Revised busway scheme threatens Abbey Flyer railway

PUBLISHED: 17:00 10 October 2016 | UPDATED: 17:19 10 October 2016

Example of a guided bus

Example of a guided bus

Archant

Unpopular proposals for a bus service to replace tracks on a St Albans railway line have emerged again - only a year after the county council appeared to have dropped the scheme.

The proposal to tear up the existing railway line between Watford and St Albans - known locally as the Abbey Flyer - in favour of a Bus Rapid Transit (BRT) route was rejected last November in the face of a huge number of objections.

But it has arisen again in the county council’s Transport Vision 2050 document which was released for a period of consultation late last month. Among the proposals in the document is to create a BRT link between Watford and St Albans

The BRT scheme was put forward last year because of concern about poor usage of the line, the lack of through services and poor service frequency. It would involve running self-powered buses down concrete guideways.

The proposal generated hundreds of objections with ABFLY - the Abbey Flyer Users’ Group - launching a campaign against it. Nearly 80 per cent of responses were objections.

ABFLY reiterated long-held calls for an increase in the service frequency by installing a passing loop which would enable two trains to operate on the line and possibly enable through trains to run to London.

Now the proposal is back on the table which has led ABFLY to hit out at the county council for ignoring the views of opponents to the scheme and describe it as ‘an insult to the democratic process’,

They have five key concerns about the BRT scheme - environmental impact, passenger comfort and perception, loss of network benefits, reliability and cost.

ABFLY maintains that given a choice, most people see rail and light rail as a superior mode of transport to buses and would be encouraged to switch to rail if the service was enhanced.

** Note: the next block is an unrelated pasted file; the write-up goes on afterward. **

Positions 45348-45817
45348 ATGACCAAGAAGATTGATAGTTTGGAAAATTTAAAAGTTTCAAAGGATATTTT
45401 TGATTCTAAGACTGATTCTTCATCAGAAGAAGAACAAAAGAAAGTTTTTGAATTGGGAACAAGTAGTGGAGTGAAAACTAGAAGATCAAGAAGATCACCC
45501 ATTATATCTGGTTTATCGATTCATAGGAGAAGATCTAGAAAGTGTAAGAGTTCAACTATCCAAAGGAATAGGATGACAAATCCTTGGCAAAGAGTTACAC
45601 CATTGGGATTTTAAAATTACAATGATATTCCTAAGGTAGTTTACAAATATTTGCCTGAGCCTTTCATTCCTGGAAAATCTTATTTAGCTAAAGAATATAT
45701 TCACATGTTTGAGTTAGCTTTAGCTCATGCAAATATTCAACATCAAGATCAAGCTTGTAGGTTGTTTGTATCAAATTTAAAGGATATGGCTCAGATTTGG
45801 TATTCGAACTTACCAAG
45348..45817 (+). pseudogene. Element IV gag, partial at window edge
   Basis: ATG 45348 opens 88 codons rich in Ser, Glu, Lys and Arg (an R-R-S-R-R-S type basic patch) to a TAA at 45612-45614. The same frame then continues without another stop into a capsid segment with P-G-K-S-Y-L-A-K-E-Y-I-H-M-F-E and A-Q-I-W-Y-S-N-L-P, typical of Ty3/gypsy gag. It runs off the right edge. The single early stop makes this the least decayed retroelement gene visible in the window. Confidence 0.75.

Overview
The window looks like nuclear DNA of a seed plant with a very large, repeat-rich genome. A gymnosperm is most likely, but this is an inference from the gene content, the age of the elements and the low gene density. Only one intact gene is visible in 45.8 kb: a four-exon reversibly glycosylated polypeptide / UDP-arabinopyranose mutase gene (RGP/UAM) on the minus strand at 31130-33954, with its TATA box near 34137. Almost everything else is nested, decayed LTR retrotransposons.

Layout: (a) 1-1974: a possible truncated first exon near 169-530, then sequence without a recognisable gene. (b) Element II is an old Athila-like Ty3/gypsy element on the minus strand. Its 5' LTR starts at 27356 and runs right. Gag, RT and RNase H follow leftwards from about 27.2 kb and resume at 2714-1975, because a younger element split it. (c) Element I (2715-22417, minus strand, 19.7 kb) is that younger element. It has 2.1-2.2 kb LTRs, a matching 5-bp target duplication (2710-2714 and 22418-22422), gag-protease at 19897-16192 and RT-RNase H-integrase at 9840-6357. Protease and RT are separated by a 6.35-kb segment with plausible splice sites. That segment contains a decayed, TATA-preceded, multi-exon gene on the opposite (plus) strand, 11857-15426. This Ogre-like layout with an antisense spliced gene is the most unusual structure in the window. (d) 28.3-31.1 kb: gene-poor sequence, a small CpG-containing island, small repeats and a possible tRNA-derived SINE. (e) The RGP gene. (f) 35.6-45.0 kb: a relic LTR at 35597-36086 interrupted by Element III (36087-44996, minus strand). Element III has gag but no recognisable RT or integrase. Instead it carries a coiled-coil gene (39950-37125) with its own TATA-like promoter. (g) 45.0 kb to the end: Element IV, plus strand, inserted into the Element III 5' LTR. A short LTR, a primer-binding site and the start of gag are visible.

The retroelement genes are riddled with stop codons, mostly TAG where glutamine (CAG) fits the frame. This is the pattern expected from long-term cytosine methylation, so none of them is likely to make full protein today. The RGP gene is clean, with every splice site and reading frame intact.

Chairman Dave Horton said: “Removing the line from the rail system means that people would see it as just another bus route rather than as a feeder to the rest of the rail network. Bus usage has been on a steady downward trend outside London since 1986. HCC have cut many bus services in recent years whilst rail usage continues to expand relentlessly across the UK.”

In response to the latest proposal ABFLY has suspended its support for the Abbey Line Community Rail Partnership and called on its chairman, Cllr Derrick Ashley, who is also in charge of transport at the county council, to resign.

County councillor Sandy Walkington, who is the Lib Dem member of the environment and transport panel, pointed out that the latest transport vision did not mention the Abbey line but talked about a BRT between St Albans and Watford.

However, he added: “The only way of achieving this would be by concreting over the railway. This would be throwing the baby out with the bath water and be very challenging in terms of the current bridge infrastructure.”

Cllr Ashley maintained that the county council supported the development of rail services on the Abbey Line and was continuing to press the rail industry to deliver improvements.

He went on: “There is widespread recognition that improving east west links across Hertfordshire must be a priority for the future. The Abbey Line is a key component of this corridor and we need to consider how we integrate it into the wider transports needs of Hertfordshire.”

Cllr Ashley confirmed that initial thoughts on possible routes included the ‘Watford to St Albans’ corridor but the county council was open to views on how the existing rail service related to that concept.

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